First up, Antonio Cevola reports on the “Burgundization of Barolo”:
Today, Gaja’s wines are approaching the DRC club. Only the wealthiest 1% of the 1%ers can savor these wines in their Lalique “100-point” or Zalto crystal wine chalices. Even a visit to Gaja today (see Gaja winery visit letter here) will set back the average Joe a €300 ‘donation’ (to one of several of the Gaja family selected charities). For such a donation (bank wire transfer, one month in advance and reconfirmed by email) one is granted a visit at Gaja that will “include a cellar tour and a wine tasting with wines selected by the Gaja family, which in total will last approximately two hours.”
Meanwhile, according to Levi Dalton (as reported by Cevola):
There are serious foreign groups – American, European, Asian, ex Italy – of course, looking to make investments in Italy, including the biggest luxury brand and mass market wines groups that you can think of. You name five of them, you’re going to get three right away, that are looking, right now, to buy vineyards in Piedmont. And that will change forever the economics of vineyard land in Piedmont. The local winemaking family can still afford to buy even top tier vineyards in Piedmont. You might have to get a loan, or securitize versus other assets that you have, but it’s still possible. But In five years, it won’t be possible. It’ll become like Burgundy where all the vineyards are slowly going to be owned by investors.
So Burgundy is now out of reach for even the most dedicated wine lovers; Barolo is headed in the same direction and I imagine Barbaresco will follow.
Next up, Decanter reports that grape growers are running out of space in Marlborough New Zealand, where 75% of New Zealand’s wines are produced.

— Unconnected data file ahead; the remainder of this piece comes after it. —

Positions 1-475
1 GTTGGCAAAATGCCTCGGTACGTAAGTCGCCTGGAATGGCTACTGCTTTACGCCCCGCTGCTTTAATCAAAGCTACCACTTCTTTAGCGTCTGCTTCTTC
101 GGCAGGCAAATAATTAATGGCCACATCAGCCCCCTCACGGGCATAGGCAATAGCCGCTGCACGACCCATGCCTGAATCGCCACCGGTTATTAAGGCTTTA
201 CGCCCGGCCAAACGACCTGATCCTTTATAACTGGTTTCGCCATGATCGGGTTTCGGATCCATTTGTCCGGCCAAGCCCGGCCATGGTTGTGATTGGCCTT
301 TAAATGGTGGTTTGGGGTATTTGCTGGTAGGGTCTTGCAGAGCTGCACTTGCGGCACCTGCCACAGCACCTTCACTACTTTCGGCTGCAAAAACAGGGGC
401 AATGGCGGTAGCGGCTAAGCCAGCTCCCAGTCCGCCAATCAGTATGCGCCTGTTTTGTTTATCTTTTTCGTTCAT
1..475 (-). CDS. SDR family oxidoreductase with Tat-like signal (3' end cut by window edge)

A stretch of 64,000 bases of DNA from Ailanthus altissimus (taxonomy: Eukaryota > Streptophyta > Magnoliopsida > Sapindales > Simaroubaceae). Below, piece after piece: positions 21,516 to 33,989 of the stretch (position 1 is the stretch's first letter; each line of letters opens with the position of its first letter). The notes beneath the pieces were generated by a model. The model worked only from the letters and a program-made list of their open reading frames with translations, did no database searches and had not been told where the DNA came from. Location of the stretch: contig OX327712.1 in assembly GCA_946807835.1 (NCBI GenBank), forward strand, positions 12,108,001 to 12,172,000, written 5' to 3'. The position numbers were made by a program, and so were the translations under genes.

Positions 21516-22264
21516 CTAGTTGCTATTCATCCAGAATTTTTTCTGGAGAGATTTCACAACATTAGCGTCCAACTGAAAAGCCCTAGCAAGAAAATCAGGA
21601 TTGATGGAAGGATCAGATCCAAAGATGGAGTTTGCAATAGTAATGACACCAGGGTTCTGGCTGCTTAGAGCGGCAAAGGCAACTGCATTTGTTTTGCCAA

Demand for vineyard space is being fuelled by rising exports of New Zealand wine, which hit NZ$1.3bn annually last year and could rise to $1.5bn in 2015 buoyed by a record 2014 harvest, according to trade body New Zealand Winegrowers (NZWG).
‘In five to 10 years, Marlborough will be fully planted,’ said Philip Gregan, chief executive of NZWG. ‘It’s something we are going to have to live with,’ he told Decanter.com at a tasting in London.
‘We think it will be sooner than that,’ said Simon Kelly, head of European sales for Yealands, which announced before Christmas that was seeking outside funding to buy more land.
That will inevitably result in much higher prices and less supply.
I think both of these stories point to the importance of emerging wine regions. Burgundy, Barolo, and relative newcomer New Zealand are established regions with a reputation for quality. But wine regions that in the past were on the margins of the fine wine world such as Portugal (at least for dry, still wine) and South Africa are upping their game; and wine grapes are now being planted in parts of the world from China, to India, to the UK, where they had previously been a rare novelty.
We can’t expect all these emerging regions to produce wines of quality to compete with the best from Barolo and Burgundy. But it is to be hoped there are hidden gems in these new regions, as they learn to match their vineyards with the proper varieties, that will supply accessible quality in the future.
It may be time for wine lovers with ordinary incomes to pursue their passion in unusual locales.